Gay Glass Ceilings: Sexual Orientation and Workplace Authority in the UK

47 Pages Posted: 11 Jun 2018

See all articles by Cevat Giray Aksoy

Cevat Giray Aksoy

European Bank for Reconstruction and Development; King’s College London; IZA Institute of Labor Economics

Christopher S. Carpenter

University of California, Irvine - Paul Merage School of Business; National Bureau of Economic Research (NBER)

Jeff Frank

University of London, Royal Holloway College - Department of Economics

Matt Huffman

University of California, Irvine

Abstract

A burgeoning literature has examined earnings inequalities associated with a minority sexual orientation, but far less is known about sexual orientation-based differences in access to workplace authority – in contrast to well-documented gender and race-specific differences. We provide the first large-scale evidence on this question using confidential data from the 2009-2014 UK Integrated Household Surveys (IHS) (N = 607,709). We are the first to document that gay men and lesbians are significantly more likely to have objective measures of workplace authority compared to otherwise similar heterosexual men and women. However, we also find clear evidence that gay men face glass ceilings: their higher likelihood of attaining workplace authority is driven entirely by their significantly higher odds of being low-level managers.In fact, gay men are significantly less likely than comparable heterosexual men to be in the highest-level managerial positions that come with higher status and pay. Oaxaca decompositions suggest that this differential access to workplace authority for gay men is due to discrimination as opposed to different skills and characteristics. Moreover, this "gay glass ceiling" is stronger for racial minorities than for whites. Corresponding effects for lesbians exist but are notably weaker. These results provide the first direct evidence of social stratification in the workplace associated with a minority sexual orientation and reveal that differences are exacerbated for individuals with multiple marginalized identities.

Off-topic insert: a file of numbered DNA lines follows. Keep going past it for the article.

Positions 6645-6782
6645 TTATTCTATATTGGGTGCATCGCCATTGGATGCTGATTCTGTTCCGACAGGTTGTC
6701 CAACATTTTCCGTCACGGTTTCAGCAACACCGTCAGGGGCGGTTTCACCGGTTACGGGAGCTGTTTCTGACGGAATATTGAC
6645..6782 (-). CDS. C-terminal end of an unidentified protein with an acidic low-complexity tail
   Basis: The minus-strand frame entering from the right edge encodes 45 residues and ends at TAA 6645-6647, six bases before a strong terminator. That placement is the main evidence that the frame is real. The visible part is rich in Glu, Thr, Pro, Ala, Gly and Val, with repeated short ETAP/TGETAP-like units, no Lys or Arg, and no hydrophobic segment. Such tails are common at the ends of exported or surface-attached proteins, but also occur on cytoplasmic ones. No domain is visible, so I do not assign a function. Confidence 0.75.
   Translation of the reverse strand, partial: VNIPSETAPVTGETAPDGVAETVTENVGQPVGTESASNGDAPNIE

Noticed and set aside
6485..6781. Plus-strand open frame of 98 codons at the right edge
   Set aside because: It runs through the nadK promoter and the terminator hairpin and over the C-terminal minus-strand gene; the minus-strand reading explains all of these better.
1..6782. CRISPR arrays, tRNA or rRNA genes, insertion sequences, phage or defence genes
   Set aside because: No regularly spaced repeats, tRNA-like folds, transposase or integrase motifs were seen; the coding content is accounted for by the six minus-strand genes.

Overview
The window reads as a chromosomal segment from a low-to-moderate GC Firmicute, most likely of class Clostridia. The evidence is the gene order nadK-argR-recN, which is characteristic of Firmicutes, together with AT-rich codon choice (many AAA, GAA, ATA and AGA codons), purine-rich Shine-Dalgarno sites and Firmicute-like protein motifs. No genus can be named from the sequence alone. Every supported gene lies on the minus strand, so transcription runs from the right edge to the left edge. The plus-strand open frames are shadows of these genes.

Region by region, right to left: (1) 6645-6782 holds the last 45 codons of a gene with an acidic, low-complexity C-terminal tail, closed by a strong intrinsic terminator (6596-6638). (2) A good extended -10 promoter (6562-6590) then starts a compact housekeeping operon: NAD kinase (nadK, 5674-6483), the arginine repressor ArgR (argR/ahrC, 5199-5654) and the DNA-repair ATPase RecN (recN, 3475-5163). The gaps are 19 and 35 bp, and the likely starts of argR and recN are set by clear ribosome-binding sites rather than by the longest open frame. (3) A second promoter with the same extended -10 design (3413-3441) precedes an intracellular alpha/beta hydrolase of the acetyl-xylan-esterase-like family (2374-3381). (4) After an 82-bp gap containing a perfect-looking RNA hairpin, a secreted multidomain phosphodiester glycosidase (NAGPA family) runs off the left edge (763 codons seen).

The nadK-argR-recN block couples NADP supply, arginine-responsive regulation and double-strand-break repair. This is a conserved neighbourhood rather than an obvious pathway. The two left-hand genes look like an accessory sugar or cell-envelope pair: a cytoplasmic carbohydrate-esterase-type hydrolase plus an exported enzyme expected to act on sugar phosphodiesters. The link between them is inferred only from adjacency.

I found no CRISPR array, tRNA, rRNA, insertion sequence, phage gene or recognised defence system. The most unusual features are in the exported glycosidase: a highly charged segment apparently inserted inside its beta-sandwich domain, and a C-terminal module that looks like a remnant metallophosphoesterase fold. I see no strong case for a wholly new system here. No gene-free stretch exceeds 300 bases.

Keywords: sexual orientation, workplace authority, supervisory authority, managerial occupations

JEL Classification: J15, J71, M54

Suggested Citation

Aksoy, Cevat Giray and Carpenter, Christopher S. and Frank, Jeff and Huffman, Matt, Gay Glass Ceilings: Sexual Orientation and Workplace Authority in the UK. IZA Discussion Paper No. 11574, Available at SSRN: https://ssrn.com/abstract=3193328

Cevat Giray Aksoy (Contact Author)

European Bank for Reconstruction and Development ( email )

One Exchange Square
London EC2A 2JN
United Kingdom

King’s College London ( email )

Aldwych
London, WC2A 2AE
United Kingdom

IZA Institute of Labor Economics ( email )

P.O. Box 7240
Bonn, D-53072
Germany

Christopher S. Carpenter

University of California, Irvine - Paul Merage School of Business ( email )

Paul Merage School of Business
Irvine, CA California 92697-3125
United States

National Bureau of Economic Research (NBER)

1050 Massachusetts Avenue
Cambridge, MA 02138
United States

Jeff Frank

University of London, Royal Holloway College - Department of Economics ( email )

Royal Holloway College
Egham
Surrey, Surrey TW20 0EX
United Kingdom
+44 20 8265 4203 (Phone)

Matt Huffman

University of California, Irvine

Campus Drive
Irvine, CA 62697-3125
United States

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